The purpose of life is a life of purpose

  4. #4
    Though I can't say based completely on personal experience, but I think taking courses that would give you a general overview of planning and urban studies would be really beneficial. I don't know if others would agree. But it seems that at the Master's level there's less room for leaning back, pushing you to figure out your interests more quickly than compared with the four years undergraduate degree. Just my feeling.

  5. #5
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    GIS classes or a site planning class won't hurt.

  6. #6
    Cyburbian WSU MUP Student's avatar
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    I would recommend taking a course in something that you think you might have an interest in but are not really sure about.

    Once I decided to get my masters, I applied primarily to schools that focused on the policy side of things thinking that was what I was most interested in. It was only after I had been in the program for a year and I took a GIS course that I realized I found that much more interesting. Unfortunately, my program only offers two courses using GIS and basically nothing on architecture/design theory (another sub-field I now wish I had looked a little closer into). Had I known I liked these fields before I applied to the schools I did, I would have likely looked elsewhere.

    Basically, if you can take a couple courses somewhere free, use it as a learning experience to determine that you are really getting into what you want. Since you're not paying for it, it really does not do much harm if you take a class in a subject that you discover you cannot stand.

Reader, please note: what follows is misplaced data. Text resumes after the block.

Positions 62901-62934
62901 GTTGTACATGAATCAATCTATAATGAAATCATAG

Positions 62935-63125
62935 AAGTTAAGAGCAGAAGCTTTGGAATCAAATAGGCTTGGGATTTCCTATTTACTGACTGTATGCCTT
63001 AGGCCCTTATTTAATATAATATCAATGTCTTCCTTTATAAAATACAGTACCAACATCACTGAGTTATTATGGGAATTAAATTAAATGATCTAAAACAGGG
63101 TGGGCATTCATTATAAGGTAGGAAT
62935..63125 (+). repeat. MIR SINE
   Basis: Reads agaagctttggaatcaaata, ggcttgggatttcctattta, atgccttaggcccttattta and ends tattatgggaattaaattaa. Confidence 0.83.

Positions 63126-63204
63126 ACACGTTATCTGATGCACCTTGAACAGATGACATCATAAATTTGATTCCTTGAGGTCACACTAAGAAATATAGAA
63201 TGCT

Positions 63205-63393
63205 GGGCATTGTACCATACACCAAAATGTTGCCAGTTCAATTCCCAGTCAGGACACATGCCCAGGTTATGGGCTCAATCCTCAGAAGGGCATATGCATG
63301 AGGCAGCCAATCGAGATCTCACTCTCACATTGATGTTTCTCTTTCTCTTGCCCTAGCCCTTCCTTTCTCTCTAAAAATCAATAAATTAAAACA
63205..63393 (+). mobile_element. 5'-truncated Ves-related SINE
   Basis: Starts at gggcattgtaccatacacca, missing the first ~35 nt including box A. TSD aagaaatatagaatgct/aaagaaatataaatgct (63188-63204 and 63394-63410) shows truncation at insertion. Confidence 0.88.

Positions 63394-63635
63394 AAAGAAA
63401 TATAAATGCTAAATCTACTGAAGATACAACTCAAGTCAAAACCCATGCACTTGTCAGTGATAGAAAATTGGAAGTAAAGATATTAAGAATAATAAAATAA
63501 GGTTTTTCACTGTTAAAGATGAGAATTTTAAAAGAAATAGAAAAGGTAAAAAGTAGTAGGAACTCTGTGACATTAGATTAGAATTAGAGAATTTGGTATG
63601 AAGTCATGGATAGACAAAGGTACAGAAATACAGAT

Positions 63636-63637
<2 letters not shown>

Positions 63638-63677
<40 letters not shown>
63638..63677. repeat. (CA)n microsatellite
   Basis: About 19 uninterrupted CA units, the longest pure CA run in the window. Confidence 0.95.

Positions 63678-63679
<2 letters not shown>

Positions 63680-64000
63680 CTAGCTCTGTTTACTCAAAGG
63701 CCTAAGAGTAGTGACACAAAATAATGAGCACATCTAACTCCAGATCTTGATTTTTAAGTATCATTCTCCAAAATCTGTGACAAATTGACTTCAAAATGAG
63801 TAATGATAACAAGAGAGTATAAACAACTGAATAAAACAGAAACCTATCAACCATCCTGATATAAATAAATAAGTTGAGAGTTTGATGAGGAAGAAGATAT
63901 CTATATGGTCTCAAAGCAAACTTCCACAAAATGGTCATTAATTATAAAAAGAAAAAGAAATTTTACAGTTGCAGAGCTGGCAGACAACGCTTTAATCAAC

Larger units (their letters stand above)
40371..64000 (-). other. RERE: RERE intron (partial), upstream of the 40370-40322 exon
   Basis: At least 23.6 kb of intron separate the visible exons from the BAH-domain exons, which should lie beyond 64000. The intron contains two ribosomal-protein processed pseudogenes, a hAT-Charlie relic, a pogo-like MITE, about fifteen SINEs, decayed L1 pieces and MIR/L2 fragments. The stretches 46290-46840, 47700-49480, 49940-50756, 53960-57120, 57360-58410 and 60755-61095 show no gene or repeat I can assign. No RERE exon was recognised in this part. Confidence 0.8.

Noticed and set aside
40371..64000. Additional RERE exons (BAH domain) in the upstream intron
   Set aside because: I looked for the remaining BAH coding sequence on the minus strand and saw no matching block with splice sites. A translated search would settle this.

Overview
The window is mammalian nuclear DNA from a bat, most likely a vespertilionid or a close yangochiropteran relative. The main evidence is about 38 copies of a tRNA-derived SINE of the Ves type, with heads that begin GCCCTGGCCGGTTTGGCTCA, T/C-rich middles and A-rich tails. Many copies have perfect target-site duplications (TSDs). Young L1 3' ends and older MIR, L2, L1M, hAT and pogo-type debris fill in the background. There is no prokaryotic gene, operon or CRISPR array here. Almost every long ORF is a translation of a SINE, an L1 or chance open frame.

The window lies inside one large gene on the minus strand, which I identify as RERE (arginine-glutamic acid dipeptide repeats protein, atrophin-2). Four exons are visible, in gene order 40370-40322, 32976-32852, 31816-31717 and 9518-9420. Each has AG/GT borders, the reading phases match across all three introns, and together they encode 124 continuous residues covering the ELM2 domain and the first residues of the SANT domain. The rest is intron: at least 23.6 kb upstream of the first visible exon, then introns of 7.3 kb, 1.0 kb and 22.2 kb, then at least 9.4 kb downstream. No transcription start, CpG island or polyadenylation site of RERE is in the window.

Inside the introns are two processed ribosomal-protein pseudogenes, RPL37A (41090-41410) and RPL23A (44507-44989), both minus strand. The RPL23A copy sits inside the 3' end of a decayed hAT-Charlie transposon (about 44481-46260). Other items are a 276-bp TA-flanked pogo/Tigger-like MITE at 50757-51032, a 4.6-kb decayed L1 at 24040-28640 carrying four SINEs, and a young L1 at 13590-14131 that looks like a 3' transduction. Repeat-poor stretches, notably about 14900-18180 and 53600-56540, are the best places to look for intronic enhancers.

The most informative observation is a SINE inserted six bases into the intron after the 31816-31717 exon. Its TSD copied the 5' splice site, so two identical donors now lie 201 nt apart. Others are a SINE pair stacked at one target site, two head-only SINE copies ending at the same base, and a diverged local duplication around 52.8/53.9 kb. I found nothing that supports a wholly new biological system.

I hope this helps some.

  7. #7
    Cyburbian cch's avatar
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    If they offer any type of planning law or environmental law, you should definitely take that, although I'm sure they are required for your masters anyway? Outside of what you'd need for your masters, architecture classes about accessible design are very useful. Also, environmental science or soil science classes are important (It is good to understand why the underlying dirt may not let you design what you want to design)

  8. #8
    Cyburbian The One's avatar
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    Yes....

    Real Estate Development is a great class to take!
    Real Estate Finance is the one I would take now if I had the chance
    Environmental Law and Regulation would be another good one....
    A site planning studio or class would be good in your case.....
    Skilled Adoxographer

  9. #9
    GIS, Architecture, Art, and possibly a soils course. Urban Design is about as close to architecture as Planning gets. Your background sounds like you prepared for Economic Development, but if Urban Design is your calling you'll definitely need to buff up the above skills.